"In cases of this kind it is important to ascertain the purposes of the grantor in imposing the restrictions, — whether they are intended for his personal benefit, or for the benefit of the lot owners generally. His intention is to be gathered from his acts and the circumstances." Hano v. Bigelow, 155 Mass. 341 ( 29 N.E. 628).

What, then, was the intention of the Cass Farm Company in incorporating these restrictions in its contracts and deeds? The lots upon which the defendant proposes to build his apartment house are in block 4 and front on Cass avenue. In the same year that the land was platted, 1893, lot 22 of block 4 was sold on contract to Mr. Butterfield. It was the first sale made with a restriction and was one of the first, if not the first, sale made in this district. The contract contained a similar restriction to that here in question and further provided:

"First party agrees that all contracts made by it for the sale of other lots in said block shall be made with similar restrictions as are herein contained."

From this it appears that restrictions were placed in the contracts of the various purchasers in pursuance of an agreement with Mr. Butterfield. It was a consideration of his purchase. He evidently did not want to buy and build his home there unless the district was limited to single residences, and so he required the original grantor to enter into an agreement providing a general building plan for the building of single residences of stone or brick on all lots subsequently sold. It may be said that this restriction provided a readier sale of the remaining lots and was therefore for the grantor's benefit. But it was also for the benefit of the land bought by Mr. Butterfield, and the fact that it brought about a readier sale of the balance of the tract shows that it was also a benefit to subsequent purchasers. The circumstances and the acts of the original grantor show that such was the intention. Following the agreement with Mr. Butterfield the plan adopted was consistently followed over a long period of years, except in two or three instances where houses of the character described in the covenant had already been erected. The fact that such a building plan had been adopted was well understood and generally relied upon by subsequent purchasers. The construction placed upon it by all parties was that nothing but single residences could be built. And nothing but single residences have been built. The various purchasers complied with the restriction as they understood it. They have built up a high-class single residence district, following the building plan adopted by the original grantor. The circuit judge, who heard the testimony and made a personal inspection of the three blocks in question, says:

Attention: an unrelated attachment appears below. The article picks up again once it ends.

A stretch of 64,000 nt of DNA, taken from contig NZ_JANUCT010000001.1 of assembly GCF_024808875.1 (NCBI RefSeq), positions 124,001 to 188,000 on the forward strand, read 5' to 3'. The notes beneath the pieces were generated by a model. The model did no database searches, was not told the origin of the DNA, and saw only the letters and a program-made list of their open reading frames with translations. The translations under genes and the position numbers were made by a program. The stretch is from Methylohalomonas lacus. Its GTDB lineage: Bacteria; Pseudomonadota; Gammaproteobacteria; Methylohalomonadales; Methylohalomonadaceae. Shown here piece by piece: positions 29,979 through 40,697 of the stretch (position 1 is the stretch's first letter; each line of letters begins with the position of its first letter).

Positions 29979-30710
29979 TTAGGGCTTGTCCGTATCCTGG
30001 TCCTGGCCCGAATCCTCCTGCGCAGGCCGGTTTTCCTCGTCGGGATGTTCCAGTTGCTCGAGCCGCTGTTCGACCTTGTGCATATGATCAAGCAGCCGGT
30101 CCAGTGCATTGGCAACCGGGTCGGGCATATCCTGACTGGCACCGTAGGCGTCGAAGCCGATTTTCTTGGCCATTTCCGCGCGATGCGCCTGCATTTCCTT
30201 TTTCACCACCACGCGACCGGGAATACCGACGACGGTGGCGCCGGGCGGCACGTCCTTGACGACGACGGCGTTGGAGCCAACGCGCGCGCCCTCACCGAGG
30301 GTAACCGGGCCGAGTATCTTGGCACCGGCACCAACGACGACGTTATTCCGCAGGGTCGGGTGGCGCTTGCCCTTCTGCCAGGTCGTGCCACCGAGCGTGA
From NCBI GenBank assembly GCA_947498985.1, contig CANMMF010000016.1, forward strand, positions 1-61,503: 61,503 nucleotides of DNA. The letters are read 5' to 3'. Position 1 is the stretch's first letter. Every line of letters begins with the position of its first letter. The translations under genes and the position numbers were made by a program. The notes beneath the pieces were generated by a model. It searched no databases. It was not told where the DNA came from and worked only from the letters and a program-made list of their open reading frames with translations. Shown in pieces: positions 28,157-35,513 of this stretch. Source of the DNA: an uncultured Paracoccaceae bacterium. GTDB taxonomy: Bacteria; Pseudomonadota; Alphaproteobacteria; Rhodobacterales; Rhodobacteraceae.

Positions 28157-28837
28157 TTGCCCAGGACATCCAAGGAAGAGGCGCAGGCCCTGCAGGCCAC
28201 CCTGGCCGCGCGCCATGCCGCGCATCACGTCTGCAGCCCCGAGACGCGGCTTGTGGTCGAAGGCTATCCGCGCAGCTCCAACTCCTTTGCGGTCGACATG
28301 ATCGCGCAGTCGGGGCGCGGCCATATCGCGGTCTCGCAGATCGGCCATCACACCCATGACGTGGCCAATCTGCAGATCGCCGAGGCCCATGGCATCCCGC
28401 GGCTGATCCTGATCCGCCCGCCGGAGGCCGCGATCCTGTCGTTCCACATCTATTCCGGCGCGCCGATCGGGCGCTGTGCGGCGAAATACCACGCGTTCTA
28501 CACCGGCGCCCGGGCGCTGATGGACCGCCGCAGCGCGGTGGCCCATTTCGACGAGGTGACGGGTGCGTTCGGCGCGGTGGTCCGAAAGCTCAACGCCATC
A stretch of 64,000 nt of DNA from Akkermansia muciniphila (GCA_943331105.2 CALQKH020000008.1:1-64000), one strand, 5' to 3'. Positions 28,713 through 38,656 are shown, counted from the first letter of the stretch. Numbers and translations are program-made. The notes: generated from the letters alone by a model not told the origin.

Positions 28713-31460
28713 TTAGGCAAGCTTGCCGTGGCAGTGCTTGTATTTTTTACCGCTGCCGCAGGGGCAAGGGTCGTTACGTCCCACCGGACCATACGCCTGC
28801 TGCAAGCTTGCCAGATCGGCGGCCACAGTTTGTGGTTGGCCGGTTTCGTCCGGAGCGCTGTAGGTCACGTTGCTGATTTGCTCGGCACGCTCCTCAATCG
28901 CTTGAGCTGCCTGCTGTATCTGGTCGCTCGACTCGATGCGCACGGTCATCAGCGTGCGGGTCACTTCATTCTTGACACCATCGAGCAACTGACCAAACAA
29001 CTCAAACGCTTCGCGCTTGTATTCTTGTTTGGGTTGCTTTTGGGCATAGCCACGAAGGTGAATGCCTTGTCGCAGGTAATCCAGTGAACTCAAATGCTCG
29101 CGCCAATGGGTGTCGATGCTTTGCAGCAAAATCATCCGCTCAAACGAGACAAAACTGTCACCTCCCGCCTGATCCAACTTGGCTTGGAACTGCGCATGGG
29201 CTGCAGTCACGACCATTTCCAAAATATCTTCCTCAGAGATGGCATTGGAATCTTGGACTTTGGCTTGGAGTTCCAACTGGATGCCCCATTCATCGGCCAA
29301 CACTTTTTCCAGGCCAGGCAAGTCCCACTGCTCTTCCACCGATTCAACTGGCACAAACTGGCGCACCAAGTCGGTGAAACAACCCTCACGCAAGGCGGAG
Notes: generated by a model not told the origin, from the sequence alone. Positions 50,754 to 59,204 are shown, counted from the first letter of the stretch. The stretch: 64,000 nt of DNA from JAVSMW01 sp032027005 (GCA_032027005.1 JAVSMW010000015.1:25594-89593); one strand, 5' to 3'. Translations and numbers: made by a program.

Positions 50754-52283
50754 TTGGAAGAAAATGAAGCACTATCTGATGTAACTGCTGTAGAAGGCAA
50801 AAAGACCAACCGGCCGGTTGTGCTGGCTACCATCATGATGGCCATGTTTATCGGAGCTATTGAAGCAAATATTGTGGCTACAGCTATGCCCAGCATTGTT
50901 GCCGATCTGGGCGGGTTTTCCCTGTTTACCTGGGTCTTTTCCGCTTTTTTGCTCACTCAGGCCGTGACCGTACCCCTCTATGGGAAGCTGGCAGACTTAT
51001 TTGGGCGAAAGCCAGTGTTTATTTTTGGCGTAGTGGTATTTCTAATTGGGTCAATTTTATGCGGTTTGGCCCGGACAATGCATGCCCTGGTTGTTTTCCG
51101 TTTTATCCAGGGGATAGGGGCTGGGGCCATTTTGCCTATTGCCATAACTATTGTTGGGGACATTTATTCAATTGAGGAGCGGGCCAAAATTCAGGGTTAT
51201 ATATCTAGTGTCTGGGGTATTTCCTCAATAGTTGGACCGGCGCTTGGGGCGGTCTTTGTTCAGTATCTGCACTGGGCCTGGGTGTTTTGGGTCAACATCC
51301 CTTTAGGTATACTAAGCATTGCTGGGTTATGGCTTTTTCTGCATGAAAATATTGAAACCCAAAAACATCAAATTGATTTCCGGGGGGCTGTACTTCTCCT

"These three blocks now stand out and impress an observer as constituting a strictly high-class single residence district. * * *